PAUL LEWIS writes from Brussels : It was grey and sultry in Brussels last week, but for the Common Market Council Mediter- ranean sunshine was already in sight. The Ministers were determined to break up for the summer with something accomplished. But al- though at the end of the session the chairman, Dr. Schroeder, pronounced the holiday well earned, progress is more apparent than real.
Austria's association request has presented the Common Market with its most important prob- lem in external relations since the British nego- tiations. Dr. Schroeder says the political decision to negotiate has been taken, but no one pretends that the differences between member States have vanished. Quite apart from Austria being a neutral doing almost half her trade with the Eastern block, two overriding political difficulties remain. For anti-Gaullists the question is whether it is worth expanding the Common Market at the expense of EFTA while the UK remains out- side and the General within. Then, how will Russia, a signatory to the Austrian neutrality treaty, react to a link with a body she does not recognise?
On the home front, inflation has replaced cereal prices for the time being as question of the hour. The vice-president of the Commission, M. Marjolin, was perhaps less severe with the Foreign Ministers than in the greater privacy of the Finance Ministers meeting a fortnight back, but the situation is clearly serious. Though Italy, the star defaulter, has done a little better, every- thing depends on the new government staying in power and enforcing a more mixed remedial policy to avoid the present credit squeeze pitch- ing the country into a full-scale business reces- sion. So far Signor Moro has found it easier to curb industrial expansion and imports than restrain wages and public spending. His new government has made splendid promises, but many will only believe when they see.
Yet the Community as a whole is learning valuable lessons in co-operation from its eco- nomic difficulties, and by the winter, when it will be possible to assess the full impact of members' anti-inflationary policies, the new consultative machinery should be in operation. And, of course, it has long been maintained that political union is impossible without economic union first.
This may be one reason why Dr. Erhard followed his conversion to planning with efforts to speed up political union between the Six this spring. He, too, may feel that the German people's relationship with Europe still needs definition, but in any case the gap between his ideas and those of General de Gaulle remains as wide as ever, and with even the Franco-German Treaty now publicly in ruins, the Six are no further for- ward than they were two years ago.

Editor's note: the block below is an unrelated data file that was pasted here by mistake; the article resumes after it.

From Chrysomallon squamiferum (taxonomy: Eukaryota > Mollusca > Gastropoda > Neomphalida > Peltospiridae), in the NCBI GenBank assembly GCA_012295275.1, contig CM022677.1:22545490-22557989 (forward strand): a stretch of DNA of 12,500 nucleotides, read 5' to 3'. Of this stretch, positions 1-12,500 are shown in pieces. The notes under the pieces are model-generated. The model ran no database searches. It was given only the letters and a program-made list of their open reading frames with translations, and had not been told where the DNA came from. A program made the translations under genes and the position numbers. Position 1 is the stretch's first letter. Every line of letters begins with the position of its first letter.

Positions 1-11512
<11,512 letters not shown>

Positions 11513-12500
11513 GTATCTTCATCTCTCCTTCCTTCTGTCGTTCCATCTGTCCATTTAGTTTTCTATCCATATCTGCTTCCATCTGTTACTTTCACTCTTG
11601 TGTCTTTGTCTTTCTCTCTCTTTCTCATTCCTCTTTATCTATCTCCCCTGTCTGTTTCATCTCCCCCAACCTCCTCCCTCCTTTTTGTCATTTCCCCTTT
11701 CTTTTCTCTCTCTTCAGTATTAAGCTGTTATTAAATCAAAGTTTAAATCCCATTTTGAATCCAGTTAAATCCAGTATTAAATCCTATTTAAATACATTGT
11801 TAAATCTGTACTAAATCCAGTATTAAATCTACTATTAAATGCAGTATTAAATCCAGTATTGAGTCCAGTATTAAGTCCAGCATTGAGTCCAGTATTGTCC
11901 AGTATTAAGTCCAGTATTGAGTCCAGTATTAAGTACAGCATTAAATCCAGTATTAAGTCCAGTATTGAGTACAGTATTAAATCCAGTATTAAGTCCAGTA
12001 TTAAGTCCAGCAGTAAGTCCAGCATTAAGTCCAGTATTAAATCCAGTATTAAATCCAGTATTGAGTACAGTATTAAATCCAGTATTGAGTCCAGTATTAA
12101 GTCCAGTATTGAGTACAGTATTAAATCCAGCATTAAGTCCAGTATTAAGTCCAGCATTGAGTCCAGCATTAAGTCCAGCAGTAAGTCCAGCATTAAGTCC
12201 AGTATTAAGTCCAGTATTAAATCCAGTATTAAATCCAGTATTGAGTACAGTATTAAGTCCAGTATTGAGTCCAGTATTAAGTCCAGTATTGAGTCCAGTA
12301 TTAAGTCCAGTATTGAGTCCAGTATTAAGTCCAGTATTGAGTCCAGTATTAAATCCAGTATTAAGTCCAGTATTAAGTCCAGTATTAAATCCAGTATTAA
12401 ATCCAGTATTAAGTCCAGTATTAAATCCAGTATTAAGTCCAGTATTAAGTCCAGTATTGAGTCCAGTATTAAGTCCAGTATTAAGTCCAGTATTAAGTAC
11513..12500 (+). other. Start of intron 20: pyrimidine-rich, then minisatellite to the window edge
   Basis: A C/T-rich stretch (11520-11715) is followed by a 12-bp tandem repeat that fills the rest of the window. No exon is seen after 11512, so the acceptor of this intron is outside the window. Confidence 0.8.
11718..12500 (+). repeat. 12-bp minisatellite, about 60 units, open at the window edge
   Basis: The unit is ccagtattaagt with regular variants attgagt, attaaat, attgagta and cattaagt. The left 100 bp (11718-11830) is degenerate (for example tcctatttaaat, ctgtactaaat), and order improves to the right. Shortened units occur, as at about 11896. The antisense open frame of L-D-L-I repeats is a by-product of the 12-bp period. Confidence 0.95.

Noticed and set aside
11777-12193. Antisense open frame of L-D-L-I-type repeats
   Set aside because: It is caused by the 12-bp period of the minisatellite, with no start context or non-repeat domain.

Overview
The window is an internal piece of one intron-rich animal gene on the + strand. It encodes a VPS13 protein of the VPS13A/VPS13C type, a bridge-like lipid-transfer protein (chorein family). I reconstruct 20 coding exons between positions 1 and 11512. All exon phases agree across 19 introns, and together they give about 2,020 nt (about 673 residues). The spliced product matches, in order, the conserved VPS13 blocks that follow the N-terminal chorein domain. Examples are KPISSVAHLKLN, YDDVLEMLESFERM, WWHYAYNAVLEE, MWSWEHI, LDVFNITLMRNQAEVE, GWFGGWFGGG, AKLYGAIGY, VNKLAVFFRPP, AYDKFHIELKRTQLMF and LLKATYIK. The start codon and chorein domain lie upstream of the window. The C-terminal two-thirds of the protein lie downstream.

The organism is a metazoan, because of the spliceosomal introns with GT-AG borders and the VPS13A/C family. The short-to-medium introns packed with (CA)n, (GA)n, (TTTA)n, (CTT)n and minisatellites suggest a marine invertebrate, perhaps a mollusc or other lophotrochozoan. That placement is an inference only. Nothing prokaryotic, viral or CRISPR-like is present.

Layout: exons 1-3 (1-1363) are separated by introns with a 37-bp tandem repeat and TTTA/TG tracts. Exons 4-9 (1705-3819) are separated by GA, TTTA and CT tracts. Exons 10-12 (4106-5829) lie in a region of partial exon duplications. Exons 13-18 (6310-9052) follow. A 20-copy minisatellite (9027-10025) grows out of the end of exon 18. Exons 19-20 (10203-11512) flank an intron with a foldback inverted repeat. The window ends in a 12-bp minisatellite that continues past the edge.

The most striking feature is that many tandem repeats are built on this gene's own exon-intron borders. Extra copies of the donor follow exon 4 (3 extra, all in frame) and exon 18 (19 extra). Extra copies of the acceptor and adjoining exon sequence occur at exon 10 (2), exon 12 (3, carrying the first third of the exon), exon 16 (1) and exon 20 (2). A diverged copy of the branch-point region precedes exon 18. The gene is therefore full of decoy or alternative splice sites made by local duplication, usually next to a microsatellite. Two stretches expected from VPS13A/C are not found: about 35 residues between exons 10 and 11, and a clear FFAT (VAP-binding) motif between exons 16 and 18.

One of the disquieting things about living with Common Marketeers is that it is still pos- sible to get a good conversation going after dinner about whether the EEC is really here to stay. No one ever agrees on the point of no return while .the General remains in power, though currently some civil servants—or func- tionaries, as they say--believe they will feel safer behind their desks once Euratom and the Coal and Steel Community have been fused with the EEC. Last week, the Ministers at least made superficial progress in this direction, with five agreeing on a unified Commission of fourteen members reducing in three years' time to nine, the limit for preserving a corporate spirit— though most Cabinets are larger. And no one protested when the dormouse—Luxembourg- asked for the European Parliament as compen- sation for losing the High Authority of the Coal and Steel Community to Brussels. On both points, however, the French Foreign Minister, M. Couve de Murville, remained silent. Perhaps events had moved beyond his instructions, but no one can foresee how much importance de Gaulle will attach to having the Parliament on French soil once he is asked to surrender it.
Meanwhile, the General is having a demoralis- ing effect on the Commission in other ways as well. The longer he lives, the greater an official's temptation to put off a thousand and one little things in the hope that next year when he is gone everything will be easier. It will be a blow to efficiency, therefore, if he decides to get himself re-elected in the autumn.
But although the officials may avoid goading France, one cannot be certain about politicians. The danger has been increased after the fiasco of the General's visit to Bonn that a successful MLF with German participation and at least the tacit support of other NATO members would underline France's isolation within the present European structure once too often, and the prob- lem is to know just what she might kick to pieces as a result.